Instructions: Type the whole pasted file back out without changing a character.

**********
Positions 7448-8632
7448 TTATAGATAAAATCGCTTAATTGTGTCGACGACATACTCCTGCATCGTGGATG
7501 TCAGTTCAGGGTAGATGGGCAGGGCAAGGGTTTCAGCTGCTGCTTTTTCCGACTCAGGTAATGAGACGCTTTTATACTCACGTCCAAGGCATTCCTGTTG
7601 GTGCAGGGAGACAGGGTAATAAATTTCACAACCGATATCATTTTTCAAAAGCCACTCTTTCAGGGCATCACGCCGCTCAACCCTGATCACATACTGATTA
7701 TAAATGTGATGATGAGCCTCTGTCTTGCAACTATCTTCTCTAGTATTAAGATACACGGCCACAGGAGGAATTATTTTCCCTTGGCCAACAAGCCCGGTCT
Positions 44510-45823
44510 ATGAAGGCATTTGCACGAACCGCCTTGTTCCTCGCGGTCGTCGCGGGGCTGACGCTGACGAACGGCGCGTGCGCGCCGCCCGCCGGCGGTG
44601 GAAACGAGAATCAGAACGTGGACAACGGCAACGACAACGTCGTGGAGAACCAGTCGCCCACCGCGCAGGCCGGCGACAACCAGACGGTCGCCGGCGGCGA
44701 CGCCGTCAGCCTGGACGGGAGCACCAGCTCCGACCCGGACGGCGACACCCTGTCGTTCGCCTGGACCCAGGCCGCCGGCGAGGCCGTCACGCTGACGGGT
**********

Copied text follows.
Positions 7448-8632
7448 TTATAGATAAAATCGCTTAATTGTGTCGACGACATACTCCTGCATCGTGGATG
7501 TCAGTTCAGGGTAGATGGGCAGGGCAAGGGTTTCAGCTGCTGCTTTTTCCGACTCAGGTAATGAGACGCTTTTATACTCACGTCCAAGGCATTCCTGTTG
7601 GTGCAGGGAGACAGGGTAATAAATTTCACAACCGATATCATTTTTCAAAAGCCACTCTTTCAGGGCATCACGCCGCTCAACCCTGATCACATACTGATTA
7701 TAAATGTGATGATGAGCCTCTGTCTTGCAACTATCTTCTCTAGTATTAAGATACACGGCCACAGGAGGAATTATTTTCCCTTGGCCAACAAGCCCGGTCT
Positions 44510-45823
44510 ATGAAGGCATTTGCACGAACCGCCTTGTTCCTCGCGGTCGTCGCGGGGCTGACGCTGACGAACGGCGCGTGCGCGCCGCCCGCCGGCGGTG
44601 GAAACGAGAATCAGAACGTGGACAACGGCAACGACAACGTCGTGGAGAACCAGTCGCCCACCGCGCAGGCCGGCGACAACCAGACGGTCGCCGGCGGCGA
44701 CGCCGTCAGCCTGGACGGGAGCACCAGCTCCGACCCGGACGGCGACACCCTGTCGTTCGCCTGGACCCAGGCCGCCGGCGAGGCCGTCACGCTGACGGGT